While Miss America 1939, Patricia Donnelly, turned down the chance at Hollywood, Dean took her talents there, landing her first role in 1944's "Casanova in Burlesque." She would go on to lodge over 60 credits, including what is considered the first Hammer "horror" film, "The Quatermass Xperiment ," 1958's "Ambush at Cimarron Pass" (where she was billed above Clint Eastwood), 1961's "The Big Show" (co-starring Nehemiah Persoff, who turns 102 in 2022), and her final role in 1964's "Moro Witch Doctor." Dean is aware that some of the low-budget films she was in were "corny," but proudly boasted, "To be pretty good in something like that is more of an achievement than being good in a big picture where you do it over and over."

"After films gave me up, I was very lucky as a businesswoman," Dean said, as she branched out into real estate, fashion, and interior decorating. In her later years, she's been enjoying playing bridge and traveling. "I am very content."

Annette Warren (July 11)

Annette Warren is a classically-trained pianist and singer, whose dual talents helped her get discovered in the 1940s, which led to performing in clubs, on radio, and even recording amateur songs, knocking down "20 songs in an hour and they paid me $4 per song."

Warren's claim to fame utilized her singing talents, but for others' gain. She literally lent her voice as a ghost singer, dubbing songs that appear to have been sung on screen by the likes of Iris Adrian for the Bob Hope film "The Paleface," Lucille Ball for both "Sorrowful Jones" and "Fancy Pants," and Ava Gardner for "Show Boat."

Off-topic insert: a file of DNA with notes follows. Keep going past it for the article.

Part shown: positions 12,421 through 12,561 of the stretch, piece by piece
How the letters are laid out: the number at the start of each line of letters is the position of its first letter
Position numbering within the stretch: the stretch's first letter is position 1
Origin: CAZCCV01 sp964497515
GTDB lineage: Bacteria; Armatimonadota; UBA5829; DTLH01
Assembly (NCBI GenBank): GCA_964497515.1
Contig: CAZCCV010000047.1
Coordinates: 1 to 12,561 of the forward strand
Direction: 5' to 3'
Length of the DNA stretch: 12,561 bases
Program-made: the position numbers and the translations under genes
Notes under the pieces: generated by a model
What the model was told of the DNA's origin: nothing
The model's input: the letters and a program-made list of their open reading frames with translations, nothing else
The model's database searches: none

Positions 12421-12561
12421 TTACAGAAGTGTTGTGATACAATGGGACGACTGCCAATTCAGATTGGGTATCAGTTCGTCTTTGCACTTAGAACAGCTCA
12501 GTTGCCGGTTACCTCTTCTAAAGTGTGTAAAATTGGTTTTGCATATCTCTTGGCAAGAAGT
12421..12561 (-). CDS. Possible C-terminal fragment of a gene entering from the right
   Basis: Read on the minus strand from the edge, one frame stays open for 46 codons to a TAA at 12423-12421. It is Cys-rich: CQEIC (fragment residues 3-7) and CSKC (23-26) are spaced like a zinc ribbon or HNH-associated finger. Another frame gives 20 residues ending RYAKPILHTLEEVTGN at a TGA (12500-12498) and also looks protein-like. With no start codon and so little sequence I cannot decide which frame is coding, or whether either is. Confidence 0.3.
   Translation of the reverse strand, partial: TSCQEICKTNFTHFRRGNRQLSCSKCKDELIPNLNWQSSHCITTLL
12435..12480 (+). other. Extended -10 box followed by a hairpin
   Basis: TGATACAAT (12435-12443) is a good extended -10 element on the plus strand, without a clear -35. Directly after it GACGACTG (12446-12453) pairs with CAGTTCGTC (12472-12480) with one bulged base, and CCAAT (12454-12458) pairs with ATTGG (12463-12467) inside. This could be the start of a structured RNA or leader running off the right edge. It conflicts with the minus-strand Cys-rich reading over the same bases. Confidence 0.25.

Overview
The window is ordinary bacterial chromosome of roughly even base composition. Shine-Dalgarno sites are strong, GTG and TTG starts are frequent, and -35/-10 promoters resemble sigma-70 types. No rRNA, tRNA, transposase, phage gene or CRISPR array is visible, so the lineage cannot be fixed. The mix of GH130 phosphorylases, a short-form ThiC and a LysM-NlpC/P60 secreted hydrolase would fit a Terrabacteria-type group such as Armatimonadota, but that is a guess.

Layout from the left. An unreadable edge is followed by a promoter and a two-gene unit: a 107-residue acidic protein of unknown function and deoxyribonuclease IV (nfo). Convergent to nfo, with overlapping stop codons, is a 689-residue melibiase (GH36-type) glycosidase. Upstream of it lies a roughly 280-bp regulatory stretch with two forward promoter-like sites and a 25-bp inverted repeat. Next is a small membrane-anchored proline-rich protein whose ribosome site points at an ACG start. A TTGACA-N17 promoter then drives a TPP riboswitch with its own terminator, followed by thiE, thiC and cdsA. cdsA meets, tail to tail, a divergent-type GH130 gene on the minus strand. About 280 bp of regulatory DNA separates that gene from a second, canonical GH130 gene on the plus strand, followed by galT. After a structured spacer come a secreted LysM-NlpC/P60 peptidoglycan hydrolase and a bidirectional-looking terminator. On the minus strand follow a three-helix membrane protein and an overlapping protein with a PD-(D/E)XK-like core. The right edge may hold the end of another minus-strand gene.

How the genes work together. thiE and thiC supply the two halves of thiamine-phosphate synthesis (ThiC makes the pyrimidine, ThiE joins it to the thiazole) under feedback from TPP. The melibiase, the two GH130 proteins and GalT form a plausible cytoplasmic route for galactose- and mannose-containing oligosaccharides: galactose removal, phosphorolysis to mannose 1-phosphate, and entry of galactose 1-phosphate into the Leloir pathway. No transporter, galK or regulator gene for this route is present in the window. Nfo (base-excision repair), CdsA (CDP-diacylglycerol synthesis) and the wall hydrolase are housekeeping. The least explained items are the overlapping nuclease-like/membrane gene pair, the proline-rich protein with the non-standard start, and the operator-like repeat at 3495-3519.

She also lent her voice for the Oscar-nominated animated short, "Rooty Toot Toot," appeared on "The Ed Sullivan Show," had a local CBS TV show called "Annette Warren Time," and was wooed by her future husband, jazz pianist Paul Smith, while starring in "The Threepenny Opera" alongside Jerry Orbach, Ed Asner and Bea Arthur.

While she did record an album with her husband, and taught music to others, Warren dedicated most of her time raising the couple's four children. She has no regrets about shelving her career, telling The Oklahoman, "I was the happiest woman in the world raising a family."

That still didn't stop her from singing — for her husband on his 90th birthday (he died a year later), in the 2013 documentary "Secret Voices of Hollywood," a 2016 double disc career retrospective "There's a Man in My Life," and at 94, her first New York City club engagement in over 60 years. At a "retirement" show in 2018, at age 96, Warren said "I don't want anybody in my universe to die with their song unsung."

Normal Lear (July 27)

"In my ninety-plus years I've lived a multitude of lives. In the course of all these lives, I had a front-row seat at the birth of television; wrote, produced, created or developed more than a hundred shows." This is how Norman Lear summarizes his incredible career, which gave the world such unforgettable sitcoms such as "All in the Family," "Maude," "Sanford and Son" (with fellow 1922er Red Foxx), "Good Times," "The Jeffersons," and "One Day at a Time."

The list goes on, literally, as Lear continues to work even at 99 years of age, with a dozen or so projects in the pipeline and a recent celebrity-packed "Diff'rent Strokes"/"Facts of Life" episode of "Live In Front of a Studio Audience" becoming yet another TV event. When interviewed by CBS early last year, he said "The soundtrack of my life has been laughter," adding, "I happen to believe it has everything to do with a long life." And when asked about death, he said, "Going, who knows what's out there? It can't be all bad. But leaving, I can't think of anything good about leaving."